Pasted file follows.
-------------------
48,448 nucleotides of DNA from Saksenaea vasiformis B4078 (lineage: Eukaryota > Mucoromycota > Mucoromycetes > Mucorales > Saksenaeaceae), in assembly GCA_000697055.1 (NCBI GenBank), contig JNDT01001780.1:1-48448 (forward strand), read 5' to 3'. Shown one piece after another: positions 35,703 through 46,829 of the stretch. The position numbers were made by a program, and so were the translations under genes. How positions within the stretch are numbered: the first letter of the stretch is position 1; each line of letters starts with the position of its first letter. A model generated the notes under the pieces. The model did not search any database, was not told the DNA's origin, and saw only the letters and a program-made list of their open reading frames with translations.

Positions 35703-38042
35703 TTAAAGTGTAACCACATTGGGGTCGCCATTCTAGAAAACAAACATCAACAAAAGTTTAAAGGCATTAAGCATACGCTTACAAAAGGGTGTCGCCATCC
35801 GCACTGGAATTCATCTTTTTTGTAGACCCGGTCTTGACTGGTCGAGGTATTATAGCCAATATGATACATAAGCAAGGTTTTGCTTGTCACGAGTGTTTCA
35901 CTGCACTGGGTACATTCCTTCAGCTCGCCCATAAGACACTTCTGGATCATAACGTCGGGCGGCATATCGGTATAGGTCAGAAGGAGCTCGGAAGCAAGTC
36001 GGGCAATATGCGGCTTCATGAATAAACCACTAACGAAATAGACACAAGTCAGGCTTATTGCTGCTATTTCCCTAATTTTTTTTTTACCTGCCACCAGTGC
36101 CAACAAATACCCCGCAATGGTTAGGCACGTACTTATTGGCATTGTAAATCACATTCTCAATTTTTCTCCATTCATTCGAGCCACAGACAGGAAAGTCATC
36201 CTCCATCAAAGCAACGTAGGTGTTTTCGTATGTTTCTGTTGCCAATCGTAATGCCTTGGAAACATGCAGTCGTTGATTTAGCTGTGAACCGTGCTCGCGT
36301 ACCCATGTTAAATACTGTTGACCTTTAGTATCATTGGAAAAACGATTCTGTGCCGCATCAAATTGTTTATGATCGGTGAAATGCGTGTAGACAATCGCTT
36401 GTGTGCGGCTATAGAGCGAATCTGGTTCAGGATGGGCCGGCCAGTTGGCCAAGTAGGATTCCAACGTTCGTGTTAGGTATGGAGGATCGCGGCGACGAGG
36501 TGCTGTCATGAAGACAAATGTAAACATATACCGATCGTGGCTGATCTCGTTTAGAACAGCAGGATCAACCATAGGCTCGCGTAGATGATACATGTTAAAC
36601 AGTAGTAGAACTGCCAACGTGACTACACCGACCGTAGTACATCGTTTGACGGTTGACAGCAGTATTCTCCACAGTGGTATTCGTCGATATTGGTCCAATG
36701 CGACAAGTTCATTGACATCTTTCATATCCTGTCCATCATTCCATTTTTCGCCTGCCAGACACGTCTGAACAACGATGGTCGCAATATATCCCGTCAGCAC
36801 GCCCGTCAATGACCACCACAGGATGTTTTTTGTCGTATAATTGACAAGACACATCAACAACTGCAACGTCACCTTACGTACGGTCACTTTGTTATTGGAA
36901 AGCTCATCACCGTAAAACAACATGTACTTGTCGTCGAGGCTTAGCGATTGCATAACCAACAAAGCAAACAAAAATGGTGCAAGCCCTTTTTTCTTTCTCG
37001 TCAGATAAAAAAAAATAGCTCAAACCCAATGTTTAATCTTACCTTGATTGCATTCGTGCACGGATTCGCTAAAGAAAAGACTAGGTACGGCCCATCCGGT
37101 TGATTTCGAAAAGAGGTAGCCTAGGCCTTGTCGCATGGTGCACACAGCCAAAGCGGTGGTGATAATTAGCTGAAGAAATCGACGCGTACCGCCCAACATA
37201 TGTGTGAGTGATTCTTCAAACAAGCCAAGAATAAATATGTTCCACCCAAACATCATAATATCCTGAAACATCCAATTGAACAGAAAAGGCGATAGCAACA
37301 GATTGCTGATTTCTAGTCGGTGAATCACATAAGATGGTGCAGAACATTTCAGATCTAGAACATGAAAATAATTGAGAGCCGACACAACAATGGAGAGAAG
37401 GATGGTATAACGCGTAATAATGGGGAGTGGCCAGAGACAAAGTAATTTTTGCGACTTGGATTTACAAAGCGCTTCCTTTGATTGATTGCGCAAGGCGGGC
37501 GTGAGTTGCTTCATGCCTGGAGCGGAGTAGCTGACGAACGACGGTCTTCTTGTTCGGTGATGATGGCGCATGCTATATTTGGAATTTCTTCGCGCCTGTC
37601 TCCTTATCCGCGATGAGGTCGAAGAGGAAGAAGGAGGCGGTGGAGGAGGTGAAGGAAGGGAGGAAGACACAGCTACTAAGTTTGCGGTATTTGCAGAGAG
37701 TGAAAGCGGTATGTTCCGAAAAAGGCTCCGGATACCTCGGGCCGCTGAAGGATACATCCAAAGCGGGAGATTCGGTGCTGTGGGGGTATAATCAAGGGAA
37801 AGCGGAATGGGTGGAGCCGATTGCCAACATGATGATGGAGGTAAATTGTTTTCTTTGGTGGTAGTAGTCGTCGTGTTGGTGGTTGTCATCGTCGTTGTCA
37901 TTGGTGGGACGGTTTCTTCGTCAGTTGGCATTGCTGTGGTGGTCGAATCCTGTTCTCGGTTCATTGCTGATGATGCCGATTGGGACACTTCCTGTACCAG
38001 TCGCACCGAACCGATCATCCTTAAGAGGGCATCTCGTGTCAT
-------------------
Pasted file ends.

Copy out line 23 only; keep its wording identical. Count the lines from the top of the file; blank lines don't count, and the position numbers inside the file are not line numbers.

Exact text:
37701 TGAAAGCGGTATGTTCCGAAAAAGGCTCCGGATACCTCGGGCCGCTGAAGGATACATCCAAAGCGGGAGATTCGGTGCTGTGGGGGTATAATCAAGGGAA